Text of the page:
Photo Credit: It Takes a Long Time to Grow Young by Nattu

* This is not to deny the need for natural mothers. Mothers are also absolutely essential. The lack of a godly mother has a similarly significant effect on the lives of children. However, for the purpose of this post, we will focus primarily on the impact of natural fathers.

On Sonship (Part III)

The last few weeks we’ve been discussing the implications of sonship.  You can catch up with us by reading Part I and Part II.

Sonship requires one thing: effective fathering.  If you have been fathered well, you will be both a legitimate son and a legitimate father down the road.  If you have been fathered poorly, you will operate out of an orphan mentality.  That orphan mentality not only affects your time as a son, it affects your time as a father as well.  This is a hard truth to hear, but our entire lives are lived based on the degree of fathering we have received.

Sons live this reality out on a daily basis.  A well fathered son is confident in his dad’s love.  There’s a reason—the son did nothing to earn that love.  He was brought into this world through the love of the father and he has been pursued as an individual by his father. Good fathers pursue their sons.  This consistent love creates a sense of identity- the son belongs to his father’s family and he wouldn’t trade that position for anything the world can offer.

Sons also are the recipients of generations of wisdom that comes from their fathers. Well-fathered sons not only benefit from the wisdom that has been passed from father to son over generations, but they pass it on themselves.  This may seem like a small thing but it’s one of the most undervalued aspects of father-son relationships.  Sons who couldn’t or wouldn’t take their fathers’ wisdom spend years of their life rebelling against aspects of life that will not change.  If they are wise enough to change, they then spend massive amounts of time learning from hard knocks what could have been taught to them by a voice of experience.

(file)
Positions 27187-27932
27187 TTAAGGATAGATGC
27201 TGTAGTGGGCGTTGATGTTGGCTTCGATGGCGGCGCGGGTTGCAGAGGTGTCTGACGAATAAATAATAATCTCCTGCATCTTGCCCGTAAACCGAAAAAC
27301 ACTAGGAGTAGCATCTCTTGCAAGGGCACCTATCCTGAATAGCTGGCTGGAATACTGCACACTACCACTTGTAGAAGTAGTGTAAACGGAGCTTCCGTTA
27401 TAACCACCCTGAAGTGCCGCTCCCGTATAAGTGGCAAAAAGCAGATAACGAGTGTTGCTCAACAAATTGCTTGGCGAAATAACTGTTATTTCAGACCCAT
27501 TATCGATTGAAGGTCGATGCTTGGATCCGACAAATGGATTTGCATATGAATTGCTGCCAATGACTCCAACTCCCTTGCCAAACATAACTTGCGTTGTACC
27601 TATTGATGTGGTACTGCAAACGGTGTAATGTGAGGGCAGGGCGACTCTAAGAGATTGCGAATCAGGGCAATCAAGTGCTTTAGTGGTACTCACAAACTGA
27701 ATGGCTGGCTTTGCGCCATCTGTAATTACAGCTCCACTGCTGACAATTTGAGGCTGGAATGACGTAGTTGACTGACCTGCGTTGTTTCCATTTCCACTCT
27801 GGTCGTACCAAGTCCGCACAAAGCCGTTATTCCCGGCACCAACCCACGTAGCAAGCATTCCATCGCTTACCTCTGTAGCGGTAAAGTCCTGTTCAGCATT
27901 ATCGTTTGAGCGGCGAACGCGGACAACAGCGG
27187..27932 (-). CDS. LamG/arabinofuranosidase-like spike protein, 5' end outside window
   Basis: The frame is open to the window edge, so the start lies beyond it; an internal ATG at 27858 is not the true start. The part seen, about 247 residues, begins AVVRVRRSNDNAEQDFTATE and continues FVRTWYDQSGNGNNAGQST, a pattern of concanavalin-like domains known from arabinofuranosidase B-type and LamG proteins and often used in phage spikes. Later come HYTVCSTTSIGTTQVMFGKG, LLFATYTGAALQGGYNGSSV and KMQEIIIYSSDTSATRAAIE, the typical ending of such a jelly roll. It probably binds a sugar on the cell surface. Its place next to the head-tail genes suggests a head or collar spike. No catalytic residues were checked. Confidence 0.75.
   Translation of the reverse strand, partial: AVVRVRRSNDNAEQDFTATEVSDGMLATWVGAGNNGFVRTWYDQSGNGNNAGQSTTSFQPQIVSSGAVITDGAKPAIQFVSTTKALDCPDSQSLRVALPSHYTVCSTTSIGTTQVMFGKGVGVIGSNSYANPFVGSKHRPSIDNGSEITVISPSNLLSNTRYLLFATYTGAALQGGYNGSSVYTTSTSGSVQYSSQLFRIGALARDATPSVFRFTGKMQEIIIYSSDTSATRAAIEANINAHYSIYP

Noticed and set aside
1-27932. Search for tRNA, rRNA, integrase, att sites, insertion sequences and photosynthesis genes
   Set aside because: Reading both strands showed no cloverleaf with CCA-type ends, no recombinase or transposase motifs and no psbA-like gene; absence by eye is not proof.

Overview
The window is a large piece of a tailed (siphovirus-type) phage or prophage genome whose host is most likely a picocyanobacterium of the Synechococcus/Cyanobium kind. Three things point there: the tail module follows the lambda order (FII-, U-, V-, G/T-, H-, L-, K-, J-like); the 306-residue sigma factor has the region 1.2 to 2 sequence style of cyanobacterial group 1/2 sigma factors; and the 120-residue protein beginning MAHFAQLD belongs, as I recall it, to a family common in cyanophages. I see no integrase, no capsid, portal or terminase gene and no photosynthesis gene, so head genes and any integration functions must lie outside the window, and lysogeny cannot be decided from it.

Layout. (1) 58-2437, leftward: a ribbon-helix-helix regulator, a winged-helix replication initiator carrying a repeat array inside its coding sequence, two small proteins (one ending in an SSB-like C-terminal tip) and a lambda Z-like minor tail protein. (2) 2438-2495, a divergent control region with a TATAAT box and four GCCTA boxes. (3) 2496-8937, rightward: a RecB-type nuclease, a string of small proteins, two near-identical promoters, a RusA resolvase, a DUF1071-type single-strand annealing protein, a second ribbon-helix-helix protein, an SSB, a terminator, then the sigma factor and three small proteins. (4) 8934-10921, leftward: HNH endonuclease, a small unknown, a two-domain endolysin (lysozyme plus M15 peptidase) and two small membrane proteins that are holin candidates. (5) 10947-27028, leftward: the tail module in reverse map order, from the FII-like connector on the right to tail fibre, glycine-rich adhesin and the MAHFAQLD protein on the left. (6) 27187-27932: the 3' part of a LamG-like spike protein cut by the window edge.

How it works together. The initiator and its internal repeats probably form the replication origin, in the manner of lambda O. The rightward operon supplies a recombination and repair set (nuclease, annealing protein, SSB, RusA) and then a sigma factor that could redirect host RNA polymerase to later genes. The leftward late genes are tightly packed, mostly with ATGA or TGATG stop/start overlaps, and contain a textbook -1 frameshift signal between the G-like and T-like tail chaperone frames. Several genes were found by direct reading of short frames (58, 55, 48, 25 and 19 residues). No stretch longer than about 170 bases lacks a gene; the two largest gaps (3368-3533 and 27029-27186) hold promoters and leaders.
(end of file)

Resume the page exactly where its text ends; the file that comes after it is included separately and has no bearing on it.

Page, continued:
Sonship not only comes with love and privileges, but also responsibility. Father’s teach their sons that they have a role to play in a growing family that requires sacrifice and dedication.  We understand some of this naturally, but much of it is taught by fathers who care enough to teach the meaning of responsibility and work.  Sons begin to understand they are not just an object of affection, but a participant in their family’s existence.  This realm of responsibility is developed in a son by a father exercising discipline.  Discipline can be both positive and negative experiences (which is a whole other blog post in itself) but they create an internal motivation to care for self and family in a child that is self-replicating.  That means a son will grow up and teach the same principles to his son after him, hopefully for many generations.

What happens if this process is aborted and a son is not well-fathered?  Unless there is some form of intervention, a son will begin to operate as an orphan.  This orphan mentality will cause an individual to lose all sense of self-worth and identity.  Even if a son is successful, he will constantly be insecure and need to prove himself over and over again to those around him.  The son operating as an orphan will neglect and reject wisdom from all sources of authority, because the main authorities in his life have rejected him.  He will walk in foolishness, unable to hear hard words that come packaged in love as anything other than rejection.  He will be responsible to only himself. His self discipline will be minimal and there will be areas of his life constantly spinning out of control.  He may sire children but he will never father them.  While he hates being an orphan he will only create more orphans just like himself.

We are facing a generation full of men and women in their twenties and thirties consumed in these realities.  Their parents were part of a generation consumed with throwing off authority and living for themselves, and very few of this generation are well-fathered.  Because of this reality they lack identity, wisdom, and discipline.  Yet this is the very generation that will be leading the world and serving the church. (If you want to see a great example of how this plays out in the secular arena, read this article here.) Because of this crisis, the reality of our sonship in Christ will take on great significance in the years ahead.

We’ll look at God’s answer for the oprhan spirit in weeks to come.  For now, tell us how God has given you these qualities of identity, wisdom, and discipline.  Did they come from your father or someone else? Let us know in the comments below.

Photo Credit: Father and Son Surf Lesson in Morro Bay, CA by Mike Baird